'Spanish Stonehenge' Emerges After Severe Drought

A group of large standing stones

The monument reportedly found around a century ago was flooded, but has resurfaced.

With water levels dropping due to an extreme drought, the “Spanish Stonehenge," or the Dolmen of Guadalperal, has reemerged.

The Dolmen of Guadalperal is known as the Spanish Stonehenge because it is a site where dozens of megalithic stones are arranged in a circle, similar to Stonehenge in England, and is believed to date back to 5000 BC, according to Reuters. 

These megalithic stones can be found in Valdecanas reservoir, which is in the central province of Careses in Spain, where water levels have dropped 28%, as reported by Reuters. 

This is not the first sighting of the stones: they also reappeared in 2019 after being submerged for roughly six decades, according to EuroNews.

The monument was reportedly found in the 1920’s by a German archaeologist, Hugo Obermaier, who published his findings in the 1960’s. The site was then flooded in 1963 due to the dam and reservoir created by Francisco Franco’s regime, reported Atlas Obscura.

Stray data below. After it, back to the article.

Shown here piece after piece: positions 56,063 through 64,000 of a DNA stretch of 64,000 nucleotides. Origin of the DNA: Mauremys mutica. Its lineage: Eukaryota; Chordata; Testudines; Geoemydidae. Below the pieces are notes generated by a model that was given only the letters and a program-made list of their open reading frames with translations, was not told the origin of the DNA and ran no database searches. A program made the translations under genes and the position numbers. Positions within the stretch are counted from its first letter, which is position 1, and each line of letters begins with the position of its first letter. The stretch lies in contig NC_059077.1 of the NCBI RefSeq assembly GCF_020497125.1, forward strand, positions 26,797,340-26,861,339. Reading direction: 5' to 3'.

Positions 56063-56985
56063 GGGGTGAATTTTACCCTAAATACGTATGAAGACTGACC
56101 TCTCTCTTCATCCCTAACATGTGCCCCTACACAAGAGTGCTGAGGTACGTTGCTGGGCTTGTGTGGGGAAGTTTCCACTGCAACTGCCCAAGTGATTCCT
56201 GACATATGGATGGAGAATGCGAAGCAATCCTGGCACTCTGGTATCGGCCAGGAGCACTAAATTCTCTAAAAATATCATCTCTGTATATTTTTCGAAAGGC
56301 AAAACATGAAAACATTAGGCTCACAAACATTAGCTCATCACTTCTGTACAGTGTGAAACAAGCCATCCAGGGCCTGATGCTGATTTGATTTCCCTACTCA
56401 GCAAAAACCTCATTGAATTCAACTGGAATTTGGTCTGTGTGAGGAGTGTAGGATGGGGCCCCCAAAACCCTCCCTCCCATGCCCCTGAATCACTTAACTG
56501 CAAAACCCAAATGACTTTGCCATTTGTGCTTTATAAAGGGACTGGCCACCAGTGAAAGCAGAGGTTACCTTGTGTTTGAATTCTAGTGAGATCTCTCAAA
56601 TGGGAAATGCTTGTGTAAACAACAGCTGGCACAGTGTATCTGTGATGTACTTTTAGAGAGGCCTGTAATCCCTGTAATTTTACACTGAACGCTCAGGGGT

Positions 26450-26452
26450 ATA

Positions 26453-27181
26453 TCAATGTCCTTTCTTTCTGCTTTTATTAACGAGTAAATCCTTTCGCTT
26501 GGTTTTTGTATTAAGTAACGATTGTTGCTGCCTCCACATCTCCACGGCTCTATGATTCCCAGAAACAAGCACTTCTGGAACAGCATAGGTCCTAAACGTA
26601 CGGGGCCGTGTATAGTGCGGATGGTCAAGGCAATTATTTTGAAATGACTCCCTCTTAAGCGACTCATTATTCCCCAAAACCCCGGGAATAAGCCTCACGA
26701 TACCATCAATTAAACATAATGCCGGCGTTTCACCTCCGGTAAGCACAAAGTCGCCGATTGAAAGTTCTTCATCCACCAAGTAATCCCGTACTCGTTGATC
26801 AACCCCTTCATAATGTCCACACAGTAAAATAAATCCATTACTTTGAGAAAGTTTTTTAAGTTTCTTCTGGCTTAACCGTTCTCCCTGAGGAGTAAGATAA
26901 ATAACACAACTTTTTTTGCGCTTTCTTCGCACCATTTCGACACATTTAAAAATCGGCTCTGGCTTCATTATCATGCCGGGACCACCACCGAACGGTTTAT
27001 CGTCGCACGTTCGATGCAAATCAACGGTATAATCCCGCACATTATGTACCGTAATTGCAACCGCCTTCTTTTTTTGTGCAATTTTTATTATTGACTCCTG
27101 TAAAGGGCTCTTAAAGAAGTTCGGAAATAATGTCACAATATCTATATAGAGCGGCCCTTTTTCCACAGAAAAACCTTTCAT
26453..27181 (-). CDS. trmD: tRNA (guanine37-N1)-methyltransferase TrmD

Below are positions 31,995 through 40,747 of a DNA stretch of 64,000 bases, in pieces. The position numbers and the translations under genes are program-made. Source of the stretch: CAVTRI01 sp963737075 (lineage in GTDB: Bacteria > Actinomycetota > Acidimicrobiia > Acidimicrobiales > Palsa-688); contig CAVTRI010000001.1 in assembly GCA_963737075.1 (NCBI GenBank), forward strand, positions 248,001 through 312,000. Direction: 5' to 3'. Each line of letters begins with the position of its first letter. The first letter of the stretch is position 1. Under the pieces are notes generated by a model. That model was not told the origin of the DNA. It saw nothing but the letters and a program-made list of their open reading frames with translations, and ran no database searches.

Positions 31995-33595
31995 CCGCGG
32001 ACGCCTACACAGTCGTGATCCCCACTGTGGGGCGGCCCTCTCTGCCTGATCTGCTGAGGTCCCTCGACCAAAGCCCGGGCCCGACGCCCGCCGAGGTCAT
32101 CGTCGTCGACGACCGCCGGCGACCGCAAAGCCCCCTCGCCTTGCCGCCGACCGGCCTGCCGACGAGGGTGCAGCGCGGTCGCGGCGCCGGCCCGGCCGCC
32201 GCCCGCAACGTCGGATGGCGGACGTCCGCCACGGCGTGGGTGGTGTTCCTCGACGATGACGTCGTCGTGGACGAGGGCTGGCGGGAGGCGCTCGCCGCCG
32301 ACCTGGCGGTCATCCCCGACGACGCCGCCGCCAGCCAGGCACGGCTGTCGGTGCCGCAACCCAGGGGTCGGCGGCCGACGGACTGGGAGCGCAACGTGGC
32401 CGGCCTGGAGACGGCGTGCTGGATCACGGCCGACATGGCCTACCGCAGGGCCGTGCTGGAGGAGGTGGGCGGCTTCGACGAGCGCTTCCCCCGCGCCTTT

With the stones reappearing, locals and historians are excited to take advantage of their presence. 

Ruben Argentas, owner of a small boat tourism company, is ready for what the reemergence of the stones mean for business, Reuters reported.

"The dolmen emerges and the dolmen tourism begins," Argentas told Reuters.

Archeologist from Madrid’s Complutense University, Enrique Cedillo, told Reuters, “It's a surprise, it's a rare opportunity to be able to access it.”

Though this is a source of excitement for many, what the appearance means in terms of water levels and climate change is not as exciting.

According to a journal published in July by Nature Geoscience, Spain is the driest it has been since over 1,000 years ago and is expected to get less winter rain due to the climate crisis, as reported by the Guardian.

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